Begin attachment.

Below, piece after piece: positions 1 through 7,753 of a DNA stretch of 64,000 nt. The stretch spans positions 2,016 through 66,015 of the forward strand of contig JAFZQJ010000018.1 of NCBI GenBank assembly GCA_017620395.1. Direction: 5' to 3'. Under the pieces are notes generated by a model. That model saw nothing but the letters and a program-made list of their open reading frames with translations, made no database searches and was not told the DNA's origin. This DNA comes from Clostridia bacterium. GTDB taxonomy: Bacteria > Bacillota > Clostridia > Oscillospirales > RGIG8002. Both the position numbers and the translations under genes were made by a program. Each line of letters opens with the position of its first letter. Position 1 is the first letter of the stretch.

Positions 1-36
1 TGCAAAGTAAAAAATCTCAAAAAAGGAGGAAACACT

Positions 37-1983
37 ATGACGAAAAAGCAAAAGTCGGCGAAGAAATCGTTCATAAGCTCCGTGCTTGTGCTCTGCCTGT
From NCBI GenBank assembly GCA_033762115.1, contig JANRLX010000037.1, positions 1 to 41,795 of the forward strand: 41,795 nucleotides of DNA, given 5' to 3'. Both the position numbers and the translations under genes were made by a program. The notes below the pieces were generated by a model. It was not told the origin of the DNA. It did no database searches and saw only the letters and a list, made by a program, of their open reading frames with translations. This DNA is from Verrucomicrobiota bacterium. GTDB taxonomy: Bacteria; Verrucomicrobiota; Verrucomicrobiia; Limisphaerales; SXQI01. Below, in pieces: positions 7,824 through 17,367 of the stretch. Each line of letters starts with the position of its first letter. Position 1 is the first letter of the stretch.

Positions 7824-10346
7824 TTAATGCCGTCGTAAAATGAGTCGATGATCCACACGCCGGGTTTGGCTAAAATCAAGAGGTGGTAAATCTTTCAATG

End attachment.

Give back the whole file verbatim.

Below, piece after piece: positions 1 through 7,753 of a DNA stretch of 64,000 nt. The stretch spans positions 2,016 through 66,015 of the forward strand of contig JAFZQJ010000018.1 of NCBI GenBank assembly GCA_017620395.1. Direction: 5' to 3'. Under the pieces are notes generated by a model. That model saw nothing but the letters and a program-made list of their open reading frames with translations, made no database searches and was not told the DNA's origin. This DNA comes from Clostridia bacterium. GTDB taxonomy: Bacteria > Bacillota > Clostridia > Oscillospirales > RGIG8002. Both the position numbers and the translations under genes were made by a program. Each line of letters opens with the position of its first letter. Position 1 is the first letter of the stretch.

Positions 1-36
1 TGCAAAGTAAAAAATCTCAAAAAAGGAGGAAACACT

Positions 37-1983
37 ATGACGAAAAAGCAAAAGTCGGCGAAGAAATCGTTCATAAGCTCCGTGCTTGTGCTCTGCCTGT
From NCBI GenBank assembly GCA_033762115.1, contig JANRLX010000037.1, positions 1 to 41,795 of the forward strand: 41,795 nucleotides of DNA, given 5' to 3'. Both the position numbers and the translations under genes were made by a program. The notes below the pieces were generated by a model. It was not told the origin of the DNA. It did no database searches and saw only the letters and a list, made by a program, of their open reading frames with translations. This DNA is from Verrucomicrobiota bacterium. GTDB taxonomy: Bacteria; Verrucomicrobiota; Verrucomicrobiia; Limisphaerales; SXQI01. Below, in pieces: positions 7,824 through 17,367 of the stretch. Each line of letters starts with the position of its first letter. Position 1 is the first letter of the stretch.

Positions 7824-10346
7824 TTAATGCCGTCGTAAAATGAGTCGATGATCCACACGCCGGGTTTGGCTAAAATCAAGAGGTGGTAAATCTTTCAATG